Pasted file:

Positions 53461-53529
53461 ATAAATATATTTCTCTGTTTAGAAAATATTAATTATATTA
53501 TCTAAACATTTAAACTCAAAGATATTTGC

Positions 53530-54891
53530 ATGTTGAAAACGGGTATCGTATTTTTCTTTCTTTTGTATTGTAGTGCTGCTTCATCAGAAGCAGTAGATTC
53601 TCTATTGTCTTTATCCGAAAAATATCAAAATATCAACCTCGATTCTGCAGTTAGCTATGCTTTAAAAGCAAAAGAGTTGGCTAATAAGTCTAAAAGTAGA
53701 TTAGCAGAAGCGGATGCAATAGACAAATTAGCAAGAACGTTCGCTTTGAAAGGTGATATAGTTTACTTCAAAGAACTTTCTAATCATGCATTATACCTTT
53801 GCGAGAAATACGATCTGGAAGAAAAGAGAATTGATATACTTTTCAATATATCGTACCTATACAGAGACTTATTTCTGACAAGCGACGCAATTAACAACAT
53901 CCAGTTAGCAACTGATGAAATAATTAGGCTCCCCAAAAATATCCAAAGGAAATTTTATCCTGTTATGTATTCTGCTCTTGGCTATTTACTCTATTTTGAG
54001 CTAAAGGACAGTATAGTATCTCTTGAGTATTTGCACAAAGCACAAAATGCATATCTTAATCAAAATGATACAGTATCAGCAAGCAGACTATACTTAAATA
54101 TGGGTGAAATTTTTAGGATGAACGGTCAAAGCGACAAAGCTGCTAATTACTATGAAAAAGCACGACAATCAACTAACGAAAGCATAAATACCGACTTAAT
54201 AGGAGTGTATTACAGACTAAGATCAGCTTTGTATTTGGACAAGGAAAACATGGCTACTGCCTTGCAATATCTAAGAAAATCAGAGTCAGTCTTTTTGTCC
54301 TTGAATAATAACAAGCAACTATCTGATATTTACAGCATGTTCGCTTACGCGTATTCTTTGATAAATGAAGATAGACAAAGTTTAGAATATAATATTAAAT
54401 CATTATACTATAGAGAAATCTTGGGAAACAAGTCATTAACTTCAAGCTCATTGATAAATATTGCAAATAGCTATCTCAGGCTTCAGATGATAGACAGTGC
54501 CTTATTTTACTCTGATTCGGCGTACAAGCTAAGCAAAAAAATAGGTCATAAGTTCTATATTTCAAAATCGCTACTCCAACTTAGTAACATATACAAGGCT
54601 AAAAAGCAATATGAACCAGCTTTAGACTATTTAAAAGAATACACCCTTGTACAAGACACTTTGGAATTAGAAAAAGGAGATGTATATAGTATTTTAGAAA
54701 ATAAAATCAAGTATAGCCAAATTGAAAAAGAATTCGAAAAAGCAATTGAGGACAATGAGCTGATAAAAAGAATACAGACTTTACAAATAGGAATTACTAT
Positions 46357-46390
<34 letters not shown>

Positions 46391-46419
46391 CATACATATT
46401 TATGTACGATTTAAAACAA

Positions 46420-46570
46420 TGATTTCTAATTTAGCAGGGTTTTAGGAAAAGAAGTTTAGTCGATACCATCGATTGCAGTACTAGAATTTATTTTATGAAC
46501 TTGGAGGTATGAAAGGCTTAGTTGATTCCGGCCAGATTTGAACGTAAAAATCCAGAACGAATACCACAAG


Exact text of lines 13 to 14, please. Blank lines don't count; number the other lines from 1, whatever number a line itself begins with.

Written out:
54301 TTGAATAATAACAAGCAACTATCTGATATTTACAGCATGTTCGCTTACGCGTATTCTTTGATAAATGAAGATAGACAAAGTTTAGAATATAATATTAAAT
54401 CATTATACTATAGAGAAATCTTGGGAAACAAGTCATTAACTTCAAGCTCATTGATAAATATTGCAAATAGCTATCTCAGGCTTCAGATGATAGACAGTGC